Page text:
During the property boom earlier this decade, the British mortgage market was infected by fraud and poor lending practices. Brokers and borrowers were exaggerating earnings, while lenders often neglected to make sufficient checks as to whether the person taking the loan could repay it.
Meanwhile, the regulator, the much-criticised Financial Services Authority, is widely regarded as having failed to get a grip until it was far too late.
Now the FSA is set to outline a series of reforms to the industry in a report to be published this week. But what will it mean to you, the consumer? Will it improve the dire situation in the mortgage market or could it halt the house price recovery?
Among the expected reforms, the FSA could put the final nail in the coffin of self-certificated mortgages by establishing a rule that will compel lenders to insist that their customers provide clear proof of income.
“The capital resources of lenders will also be considered, setting new levels to be adhered to,” says Melanie Bien from mortgage broker Savills Private Finance. “It is also possible that the FSA will look to regulate currently unregulated areas, such as buy-to-let and second-charge loans. And the riskiest areas, such as self-cert loans, are likely to disappear.”
These self-cert mortgages, which do not require applicants to prove to the lender how much they earn, were initially marketed to self-employed or contract workers who find it difficult to secure a mortgage because of an irregular income. However, many other borrowers who were rejected on industry standard income multiples were instead offered these mortgages, allowing them to borrow up to five times their income. As a result, these mortgages were labelled “liar loans” and have been blamed for many bad loans at both HBOS and Bradford & Bingley.
Although once a booming part of the mortgage market, the number of self-cert loans has plummeted in the past two years. Back in 2007, 23 per cent of residential mortgages were available through self-certification, according to financial information service Moneyfacts. Now, after the Mortgage Works pulled its remaining self-cert products last weekend, only one high street lender, Platform, part of the Co-operative Bank, continues to write this type of loan.
Despite this, many experts agree that self-certification is not a bad product and could have served some borrowers well if it had been used correctly. If self-cert loans do disappear entirely, some self-employed individuals may find it next to impossible to secure a mortgage. “There would have been a place for self-certification mortgages in the market, but only if the product was prudently assessed for realistic declarations and sold to people whom it was originally designed to assist in the first place,” says Darren Cook from Moneyfacts.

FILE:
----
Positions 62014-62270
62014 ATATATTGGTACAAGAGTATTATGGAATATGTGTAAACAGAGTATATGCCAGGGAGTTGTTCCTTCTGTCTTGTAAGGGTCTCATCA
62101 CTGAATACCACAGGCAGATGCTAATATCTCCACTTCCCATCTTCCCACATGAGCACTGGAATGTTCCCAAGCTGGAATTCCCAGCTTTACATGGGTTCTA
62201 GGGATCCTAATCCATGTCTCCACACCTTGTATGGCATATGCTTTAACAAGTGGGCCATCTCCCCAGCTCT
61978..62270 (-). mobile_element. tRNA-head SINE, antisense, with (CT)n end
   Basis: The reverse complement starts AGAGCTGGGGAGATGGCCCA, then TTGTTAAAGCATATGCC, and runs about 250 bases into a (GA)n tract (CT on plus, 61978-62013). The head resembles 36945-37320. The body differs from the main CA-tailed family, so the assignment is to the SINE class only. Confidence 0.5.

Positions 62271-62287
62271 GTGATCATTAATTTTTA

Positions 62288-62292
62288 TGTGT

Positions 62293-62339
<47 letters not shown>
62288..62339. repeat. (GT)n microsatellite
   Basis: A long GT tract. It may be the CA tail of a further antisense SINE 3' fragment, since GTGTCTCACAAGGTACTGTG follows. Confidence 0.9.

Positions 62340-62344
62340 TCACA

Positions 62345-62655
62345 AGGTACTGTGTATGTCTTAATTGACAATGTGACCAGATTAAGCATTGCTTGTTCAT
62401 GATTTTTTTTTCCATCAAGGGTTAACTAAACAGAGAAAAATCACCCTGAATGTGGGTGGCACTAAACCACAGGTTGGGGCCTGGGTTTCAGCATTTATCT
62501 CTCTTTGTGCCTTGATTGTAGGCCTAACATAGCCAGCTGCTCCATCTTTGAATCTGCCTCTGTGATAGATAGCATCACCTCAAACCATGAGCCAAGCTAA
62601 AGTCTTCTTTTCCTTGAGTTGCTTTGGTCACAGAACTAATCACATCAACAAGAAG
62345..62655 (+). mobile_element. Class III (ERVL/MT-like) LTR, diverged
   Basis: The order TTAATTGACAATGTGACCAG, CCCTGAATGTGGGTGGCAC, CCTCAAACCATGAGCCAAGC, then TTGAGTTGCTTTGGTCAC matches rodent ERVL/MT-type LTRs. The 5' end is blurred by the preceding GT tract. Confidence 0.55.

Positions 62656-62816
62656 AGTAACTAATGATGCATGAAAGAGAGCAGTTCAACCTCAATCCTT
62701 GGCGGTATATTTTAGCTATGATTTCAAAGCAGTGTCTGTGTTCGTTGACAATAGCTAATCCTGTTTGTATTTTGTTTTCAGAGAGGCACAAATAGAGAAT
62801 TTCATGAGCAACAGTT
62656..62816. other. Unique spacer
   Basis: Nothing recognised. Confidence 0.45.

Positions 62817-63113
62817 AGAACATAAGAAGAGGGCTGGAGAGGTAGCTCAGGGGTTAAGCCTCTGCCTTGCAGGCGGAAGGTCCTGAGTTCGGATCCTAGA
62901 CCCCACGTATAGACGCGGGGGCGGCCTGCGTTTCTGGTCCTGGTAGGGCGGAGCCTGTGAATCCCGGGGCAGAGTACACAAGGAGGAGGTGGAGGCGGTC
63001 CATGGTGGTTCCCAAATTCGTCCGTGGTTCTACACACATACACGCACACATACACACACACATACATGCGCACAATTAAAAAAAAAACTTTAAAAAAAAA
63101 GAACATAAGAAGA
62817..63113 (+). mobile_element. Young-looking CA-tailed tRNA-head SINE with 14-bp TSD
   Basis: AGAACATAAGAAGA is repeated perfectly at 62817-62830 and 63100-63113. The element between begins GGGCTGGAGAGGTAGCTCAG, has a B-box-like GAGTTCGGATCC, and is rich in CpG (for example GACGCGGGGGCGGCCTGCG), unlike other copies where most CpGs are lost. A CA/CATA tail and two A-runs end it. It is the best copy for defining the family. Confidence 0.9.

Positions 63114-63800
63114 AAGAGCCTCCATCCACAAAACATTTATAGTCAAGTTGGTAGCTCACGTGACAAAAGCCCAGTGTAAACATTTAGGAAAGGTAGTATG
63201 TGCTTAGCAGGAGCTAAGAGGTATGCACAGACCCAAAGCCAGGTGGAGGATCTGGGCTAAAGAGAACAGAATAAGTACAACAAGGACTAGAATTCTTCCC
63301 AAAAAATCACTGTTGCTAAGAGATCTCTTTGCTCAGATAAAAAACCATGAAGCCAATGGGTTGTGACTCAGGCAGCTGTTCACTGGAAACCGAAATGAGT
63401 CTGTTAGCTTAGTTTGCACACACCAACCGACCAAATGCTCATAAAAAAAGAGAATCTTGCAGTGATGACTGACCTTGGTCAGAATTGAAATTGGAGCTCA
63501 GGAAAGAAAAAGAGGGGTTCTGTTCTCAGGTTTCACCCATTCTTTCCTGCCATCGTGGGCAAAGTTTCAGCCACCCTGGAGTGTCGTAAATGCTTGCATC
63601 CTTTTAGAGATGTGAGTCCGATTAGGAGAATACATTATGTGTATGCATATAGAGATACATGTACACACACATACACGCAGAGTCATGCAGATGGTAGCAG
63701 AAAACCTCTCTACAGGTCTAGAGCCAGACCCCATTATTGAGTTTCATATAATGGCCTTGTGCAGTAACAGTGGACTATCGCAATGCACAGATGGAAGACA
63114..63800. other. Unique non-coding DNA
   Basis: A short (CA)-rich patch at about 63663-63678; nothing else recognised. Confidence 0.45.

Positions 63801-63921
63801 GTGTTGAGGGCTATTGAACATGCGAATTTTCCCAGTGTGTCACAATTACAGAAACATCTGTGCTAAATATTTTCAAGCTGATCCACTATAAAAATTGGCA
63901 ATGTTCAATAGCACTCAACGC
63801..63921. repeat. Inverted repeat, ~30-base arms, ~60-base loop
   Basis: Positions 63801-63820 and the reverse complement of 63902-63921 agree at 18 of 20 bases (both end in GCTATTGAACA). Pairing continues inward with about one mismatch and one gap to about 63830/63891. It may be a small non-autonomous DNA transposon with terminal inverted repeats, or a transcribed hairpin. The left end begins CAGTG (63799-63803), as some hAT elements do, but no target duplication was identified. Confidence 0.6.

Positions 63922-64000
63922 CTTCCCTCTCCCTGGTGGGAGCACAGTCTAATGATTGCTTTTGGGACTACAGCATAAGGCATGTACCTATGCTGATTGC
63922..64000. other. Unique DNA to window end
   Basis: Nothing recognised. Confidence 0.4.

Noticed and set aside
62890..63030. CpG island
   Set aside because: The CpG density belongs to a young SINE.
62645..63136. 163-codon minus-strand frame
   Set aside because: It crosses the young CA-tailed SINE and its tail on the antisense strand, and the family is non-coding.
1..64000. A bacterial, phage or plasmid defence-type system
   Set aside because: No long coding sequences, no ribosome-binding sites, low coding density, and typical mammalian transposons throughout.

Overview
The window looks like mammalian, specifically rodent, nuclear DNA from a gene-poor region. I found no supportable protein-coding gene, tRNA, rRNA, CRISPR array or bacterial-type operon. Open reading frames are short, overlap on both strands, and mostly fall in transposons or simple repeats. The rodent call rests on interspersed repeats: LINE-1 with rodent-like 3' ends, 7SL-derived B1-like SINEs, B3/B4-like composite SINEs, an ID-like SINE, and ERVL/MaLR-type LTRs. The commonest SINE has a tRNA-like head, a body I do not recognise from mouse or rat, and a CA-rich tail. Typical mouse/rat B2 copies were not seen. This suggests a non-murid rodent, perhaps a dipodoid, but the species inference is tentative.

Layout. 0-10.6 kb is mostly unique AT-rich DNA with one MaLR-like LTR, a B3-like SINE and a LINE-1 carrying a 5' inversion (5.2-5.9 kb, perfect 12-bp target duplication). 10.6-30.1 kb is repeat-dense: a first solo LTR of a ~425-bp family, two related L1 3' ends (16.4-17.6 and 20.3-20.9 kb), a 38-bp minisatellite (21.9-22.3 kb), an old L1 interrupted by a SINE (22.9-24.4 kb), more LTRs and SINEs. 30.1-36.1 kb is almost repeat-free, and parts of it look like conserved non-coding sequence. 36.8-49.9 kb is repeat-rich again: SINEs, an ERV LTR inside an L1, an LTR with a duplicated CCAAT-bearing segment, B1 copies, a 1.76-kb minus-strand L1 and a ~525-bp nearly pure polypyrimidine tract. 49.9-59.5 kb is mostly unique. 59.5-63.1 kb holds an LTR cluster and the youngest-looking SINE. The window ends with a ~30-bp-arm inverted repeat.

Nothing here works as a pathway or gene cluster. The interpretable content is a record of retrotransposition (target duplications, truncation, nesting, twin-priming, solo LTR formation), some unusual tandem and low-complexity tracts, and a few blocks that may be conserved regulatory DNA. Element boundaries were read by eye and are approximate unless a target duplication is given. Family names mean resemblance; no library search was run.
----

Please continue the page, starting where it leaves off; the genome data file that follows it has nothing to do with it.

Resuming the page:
Another potential feature of the FSA’s review could be a recommendation that buy-to-let mortgages are included within its remit. In 2004, when the FSA took over responsibility of mortgage regulation, buy-to-let mortgages were not part of its regulatory scope because they were deemed to be investments.
“Regulating the buy-to-let market is a fair point and something the industry should probably welcome, but I want to see the FSA come out with some sensible rules that will actually help the industry and, more importantly, the client,” says Andrew Montlake from mortgage broker Coreco.
Experts warn against any regulations that are too reactionary because they could pose problems for consumer and lenders alike. There is also hesitation when it comes to the introduction of formalised limits on income multiples and limits on higher loan-to-value (LTV) lending. In March, Lord Turner, the chairman of the FSA, hinted at the possibility of capped LTV ratios but property experts were quick to warn that this would only damage the market further by allowing already reluctant lenders to restrict access to finance for all but the elite borrower.
“Limiting something like income multiples could leave existing borrowers out in the cold. Self-certification is virtually a closed market now and high LTV lending has also disappeared as lenders have focused their best rates on borrowers with big deposits,” says David Hollingworth from mortgage broker London & Country.
Along with the potential for big changes after this week, there is considerable uncertainty about how the property market will shape up over the next few years and how the FSA reforms may affect recovery.
Although some people have predicted an imminent property purchase revival with the number of loans approved for house purchase at 53,000 in August, up 29 per cent on last year’s figures, we are still a sizeable way off the average August figures of 100,000 seen in the seven years before the credit crisis. Moreover, remortgaging activity remains subdued according to figures released by the Council of Mortgage Lenders (CML) last week. The number of remortgage loans fell to 32,000 in August, a 22 per cent fall from July and a 57 per cent decrease on August last year. The decline in the remortgaging market is a result of low interest rates, making it cheaper for many homeowners coming to the end of cheap fixed-rate deals to move on to their lender’s standard variable rate, rather than remortgaging. And restrictive lending criteria have resulted in homeowners unable to secure a remortgage because they do not have enough equity in their homes.
“The pendulum has swung and the problem is the lack of available mortgage finance,” says Michael Coogan, the director general of the CML. “Regulatory intervention on mortgages is unlikely to reverse this trend and may accentuate the problem.”Reuse content